A judge declined to issue a permanent injunction against the owners of Bandimere Speedway on Tuesday, citing the issuance of a new public health order that would have rendered such an injunction …
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A judge declined to issue a permanent injunction against the owners of Bandimere Speedway on July 21, citing the issuance of a new public health order that would have rendered such an injunction “moot.”
“Legally I cannot issue a permanent injunction because the status quo changed yesterday and I don't have information about how Bandimere is complying with the new law or whether they are complying with new law,” said Judge Tamara Russell.
Russell said that in order for a permanent injunction to be issued, the party seeking it must show that it will maintain the status quo.
JCPH was seeking an injunction that would compel Bandimere to provide safety plans before each event hosted at the race track.
But on Monday, JCPH issued Public Health Order 20-007, which will now require all venues hosting large events to provide a plan outlining how they will adhere to the state's current Safer-at-Home order, in response to concerns that rising COVID-19 cases in Jeffco could lead the state to no longer allow the county to allow any larger events to take place.
But while Russell did not grant the variance, she said she did find that Bandimere has to follow executive orders from the governor and public health orders issued by Colorado's Department of Public Health and Environment and JCPH.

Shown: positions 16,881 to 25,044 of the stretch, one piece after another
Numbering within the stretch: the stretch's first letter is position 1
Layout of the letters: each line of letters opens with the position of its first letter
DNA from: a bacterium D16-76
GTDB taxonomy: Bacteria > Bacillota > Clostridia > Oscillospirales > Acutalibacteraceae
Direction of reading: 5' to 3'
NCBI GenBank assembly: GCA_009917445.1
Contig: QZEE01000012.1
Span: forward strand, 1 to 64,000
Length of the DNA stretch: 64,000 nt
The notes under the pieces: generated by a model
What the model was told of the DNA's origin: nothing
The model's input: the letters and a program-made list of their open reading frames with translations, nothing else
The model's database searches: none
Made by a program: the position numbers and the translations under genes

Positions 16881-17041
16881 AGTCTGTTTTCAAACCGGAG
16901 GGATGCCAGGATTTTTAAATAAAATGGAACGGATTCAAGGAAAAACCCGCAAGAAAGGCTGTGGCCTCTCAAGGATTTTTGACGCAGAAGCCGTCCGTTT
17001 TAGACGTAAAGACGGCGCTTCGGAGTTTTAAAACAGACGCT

“I don't think you need the court to order you to comply with the law anyway but if you do we will be back here very soon,” Russell said to Bandimere's owners.
Jefferson County attorney Kym Sorrells argued that the injunction should still be issued to “remind” Bandimere that they need to fully comply with the order. However, Russell said she disagreed with that assertion, saying she could only issue an injunction if there was no other way to enforce the order and there was not yet any evidence Bandimere was not complying with the new order, which took effect Monday night.
Bandimere's attorney Randy Corporon has also filed counterclaims against JCPH, which he says violates Bandimere's owners' constitutional rights. However, Russell rejected that counterclaim and said the governor will have to be served if Corporon is to challenge the constitutionality of his public health orders and JCPH's enforcement of them. Corporon said that he would do so.
Russell also said she felt it was “great” that the Bandimeres had made several efforts to comply with the temporary restraining order issued before its July 4 event requiring it to abide by the public health order in the 48 hours between the issuance of the order and the start of the event, although she said they could've done a better job in several respects. She also said it will be up to Bandimeres' fans to comply with the order.
“All of these faithful fans that you have hold your future in their hands and they can decide to comply or not and I gueduess that's their freedom, too,” she said. “But it will have very negative effects (if they don't).”
Some events cancelled
Bandimere's first event following the ruling was set to be the "Take it to the Track" test and tune on July 22. But hours before the event was set to begin, the speedway's Facebook account posted that the event was canceled.
"Jefferson County Health Department has forced us to cancel due to the fact that we are unable to meet the new health department requirements," read the post.
On July 23, Bandimere posted that the TRUCK Invasion event scheduled for July 26 was also being postponed, with tickets valid for the new date when one is announced. Bandimere also went on to postpone events on July 24 and 25 and has not announced when races might resume.
However, JCPH spokesperson Ashley Sever said in an email that JCPH did not force Bandimere to cancel the events, although it continues to expect the speedway to abide by all current public health orders.
"We do not force any businesses to cancel events; however, they must follow the law to legally move forward with such events," Sever said.
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